The problem with getting a simple definition of the Internet of Things (IoT) and how it works is that people tend to get ahead of themselves when they explain it. But before the nuances of developments, issues and challenges, the concept of the IoT is pretty easy to understand.
What is it and how does it work?
If you haven’t been living under a rock for the past decade, chances are you have at least one device that could connect you to the Internet. And right now, it’s not just our phones, tablets and computers that are connected to the Internet anymore. Those things that you would find even under that rock like the television, the refrigerator, and the oven have been upgraded to be able to connect to the Internet.
And this is essentially what the Internet of Things is. It is a network of Internet-connected devices that can interact with each other, potentially improving efficiency and intuitiveness by adding new functionality to them.
They can either connect directly to the Internet or connect to a host device via short-range
connections like Bluetooth or NFC. They then can store data and commands locally through on-board device storage or to a cloud network. This means that the Internet of Things only works because of other modern technologies working together such as data analytics, cloud computing, AI and mixed reality to add functionality to a connected device.
Thanks to this, smart homes are now possible where several aspects of the home can now be controlled by a person remotely. You can synchronize a connected coffee maker with your smartphone alarm so that it will automatically make a pitcher of coffee when you wake up. Refrigerators can notify you if you’re out of milk or eggs, and then order groceries online with your authorization. Your fitness tracker can connect to your phone, record and analyze useful information about your physical activity, and provide you with a personalized list of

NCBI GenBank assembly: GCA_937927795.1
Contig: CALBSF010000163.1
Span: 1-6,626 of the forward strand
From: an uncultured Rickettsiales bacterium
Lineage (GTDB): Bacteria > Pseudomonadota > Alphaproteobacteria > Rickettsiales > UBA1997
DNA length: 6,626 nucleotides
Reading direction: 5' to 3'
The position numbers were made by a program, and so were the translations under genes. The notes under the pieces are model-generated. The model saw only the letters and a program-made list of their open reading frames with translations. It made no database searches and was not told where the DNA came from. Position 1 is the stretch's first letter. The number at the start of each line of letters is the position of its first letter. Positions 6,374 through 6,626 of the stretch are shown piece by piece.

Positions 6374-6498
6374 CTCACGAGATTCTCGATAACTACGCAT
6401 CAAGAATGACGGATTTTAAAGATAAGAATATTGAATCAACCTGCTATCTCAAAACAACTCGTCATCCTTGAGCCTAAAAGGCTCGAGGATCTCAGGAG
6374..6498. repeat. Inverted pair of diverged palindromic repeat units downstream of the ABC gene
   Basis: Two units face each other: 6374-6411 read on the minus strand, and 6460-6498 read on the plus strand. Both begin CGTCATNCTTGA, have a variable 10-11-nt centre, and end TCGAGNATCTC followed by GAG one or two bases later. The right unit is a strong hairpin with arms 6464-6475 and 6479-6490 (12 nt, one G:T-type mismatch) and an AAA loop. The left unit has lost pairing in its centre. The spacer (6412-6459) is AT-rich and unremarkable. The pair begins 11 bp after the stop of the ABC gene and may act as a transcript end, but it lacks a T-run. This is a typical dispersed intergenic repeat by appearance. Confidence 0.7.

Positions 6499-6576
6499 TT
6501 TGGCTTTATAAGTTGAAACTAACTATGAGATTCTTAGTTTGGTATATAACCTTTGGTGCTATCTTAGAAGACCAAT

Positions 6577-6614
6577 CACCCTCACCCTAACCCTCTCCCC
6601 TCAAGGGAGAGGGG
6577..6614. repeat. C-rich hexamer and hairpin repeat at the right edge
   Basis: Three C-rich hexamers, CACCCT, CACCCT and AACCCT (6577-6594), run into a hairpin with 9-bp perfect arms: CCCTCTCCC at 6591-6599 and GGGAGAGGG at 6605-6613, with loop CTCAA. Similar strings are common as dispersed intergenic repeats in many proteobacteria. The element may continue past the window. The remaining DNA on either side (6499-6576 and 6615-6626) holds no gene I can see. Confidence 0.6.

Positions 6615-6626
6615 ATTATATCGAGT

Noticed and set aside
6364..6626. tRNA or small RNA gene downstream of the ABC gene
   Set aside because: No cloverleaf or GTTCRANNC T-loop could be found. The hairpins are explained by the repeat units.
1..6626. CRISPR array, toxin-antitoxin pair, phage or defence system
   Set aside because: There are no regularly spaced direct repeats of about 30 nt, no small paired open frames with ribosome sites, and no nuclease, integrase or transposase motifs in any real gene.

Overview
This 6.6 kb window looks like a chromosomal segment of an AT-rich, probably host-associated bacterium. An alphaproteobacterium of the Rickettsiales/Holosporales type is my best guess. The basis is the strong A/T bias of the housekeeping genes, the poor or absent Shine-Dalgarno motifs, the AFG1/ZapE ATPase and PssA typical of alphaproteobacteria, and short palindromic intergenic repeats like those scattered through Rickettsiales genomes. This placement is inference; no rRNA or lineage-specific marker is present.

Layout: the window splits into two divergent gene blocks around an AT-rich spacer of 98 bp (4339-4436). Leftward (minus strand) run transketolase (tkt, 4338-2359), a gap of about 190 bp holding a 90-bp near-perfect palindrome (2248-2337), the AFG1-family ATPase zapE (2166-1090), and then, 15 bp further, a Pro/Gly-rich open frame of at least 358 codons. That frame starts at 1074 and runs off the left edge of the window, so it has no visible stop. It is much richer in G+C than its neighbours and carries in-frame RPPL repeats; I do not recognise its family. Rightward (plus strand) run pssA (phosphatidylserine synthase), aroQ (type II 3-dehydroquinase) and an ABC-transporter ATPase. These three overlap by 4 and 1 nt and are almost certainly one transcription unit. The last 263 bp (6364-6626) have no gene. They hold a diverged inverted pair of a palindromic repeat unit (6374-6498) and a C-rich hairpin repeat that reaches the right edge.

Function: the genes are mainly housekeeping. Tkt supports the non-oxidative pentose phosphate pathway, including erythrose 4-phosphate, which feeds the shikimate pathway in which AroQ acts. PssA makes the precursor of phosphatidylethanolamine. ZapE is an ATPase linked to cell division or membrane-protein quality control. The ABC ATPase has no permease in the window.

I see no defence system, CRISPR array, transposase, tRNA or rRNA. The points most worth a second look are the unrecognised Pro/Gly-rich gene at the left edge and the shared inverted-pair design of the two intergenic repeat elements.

recommendations on how you can be healthier.
On a broader scale, industries are becoming more productive and easier to manage thanks to the
interconnectivity of devices and machines, making use of both short-range IoT and wide-area IoT to enhance day-to-day procedures.
IoT may allow remote management in industries and sectors like energy, manufacturing,
automotive, urban planning, waste management and health.
Pretty much everything will find use in the Internet of Things. For example, manufacturing businesses will become more efficient by centralizing control over their whole production line, dangerous
industrial tasks like chemical waste management can be done remotely in a safe distance, and
logistics companies can monitor their fleets of trucks, keeping an eye on everything from fuel levels to parts in need of repair.
Right now, tech companies big and small are racing to find more IoT-based solutions,
particularly in industry-focused innovations where markets haven’t been fully tapped. The only limitations to what can be done with IoT are the hardware capabilities (processing power) and internet speeds.
As 5G connections are nearing widespread public availability, the latency is low enough (just 1 to 2 ms) to make currently in-lab or on-paper technologies a real world reality. This will include autonomous vehicles and smart city innovations.
While the benefits of the Internet of Things are truly great, the sudden jolt in the number of connected devices poses a threat to cybersecurity. As more and more things both at home and in the workplace are connected to the Internet, potential attack vectors are increasing with them. Owners of these devices and cybersecurity vendors are faced with the task of securing these potential points of breach in the system which could lead to worse attacks if left unattended.
Also published in GADGETS MAGAZINE September 2017 Issue
Words by Robby Vaflor